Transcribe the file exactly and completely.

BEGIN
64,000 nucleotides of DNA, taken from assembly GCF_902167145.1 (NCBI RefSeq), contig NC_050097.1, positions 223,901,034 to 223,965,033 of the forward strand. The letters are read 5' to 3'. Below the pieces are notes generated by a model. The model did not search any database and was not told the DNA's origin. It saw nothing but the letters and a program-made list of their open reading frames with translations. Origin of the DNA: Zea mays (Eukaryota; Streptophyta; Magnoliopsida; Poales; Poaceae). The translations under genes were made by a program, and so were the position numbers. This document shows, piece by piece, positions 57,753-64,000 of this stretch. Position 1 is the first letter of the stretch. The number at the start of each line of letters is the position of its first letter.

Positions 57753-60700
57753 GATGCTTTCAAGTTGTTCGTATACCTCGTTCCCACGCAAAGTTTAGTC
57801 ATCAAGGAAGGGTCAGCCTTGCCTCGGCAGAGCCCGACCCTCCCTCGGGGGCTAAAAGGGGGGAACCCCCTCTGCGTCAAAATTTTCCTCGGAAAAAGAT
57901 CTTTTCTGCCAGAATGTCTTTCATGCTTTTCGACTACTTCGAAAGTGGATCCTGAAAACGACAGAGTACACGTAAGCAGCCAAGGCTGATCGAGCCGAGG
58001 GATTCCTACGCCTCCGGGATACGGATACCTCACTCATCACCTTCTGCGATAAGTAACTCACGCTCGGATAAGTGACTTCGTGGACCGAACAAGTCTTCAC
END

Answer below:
64,000 nucleotides of DNA, taken from assembly GCF_902167145.1 (NCBI RefSeq), contig NC_050097.1, positions 223,901,034 to 223,965,033 of the forward strand. The letters are read 5' to 3'. Below the pieces are notes generated by a model. The model did not search any database and was not told the DNA's origin. It saw nothing but the letters and a program-made list of their open reading frames with translations. Origin of the DNA: Zea mays (Eukaryota; Streptophyta; Magnoliopsida; Poales; Poaceae). The translations under genes were made by a program, and so were the position numbers. This document shows, piece by piece, positions 57,753-64,000 of this stretch. Position 1 is the first letter of the stretch. The number at the start of each line of letters is the position of its first letter.

Positions 57753-60700
57753 GATGCTTTCAAGTTGTTCGTATACCTCGTTCCCACGCAAAGTTTAGTC
57801 ATCAAGGAAGGGTCAGCCTTGCCTCGGCAGAGCCCGACCCTCCCTCGGGGGCTAAAAGGGGGGAACCCCCTCTGCGTCAAAATTTTCCTCGGAAAAAGAT
57901 CTTTTCTGCCAGAATGTCTTTCATGCTTTTCGACTACTTCGAAAGTGGATCCTGAAAACGACAGAGTACACGTAAGCAGCCAAGGCTGATCGAGCCGAGG
58001 GATTCCTACGCCTCCGGGATACGGATACCTCACTCATCACCTTCTGCGATAAGTAACTCACGCTCGGATAAGTGACTTCGTGGACCGAACAAGTCTTCAC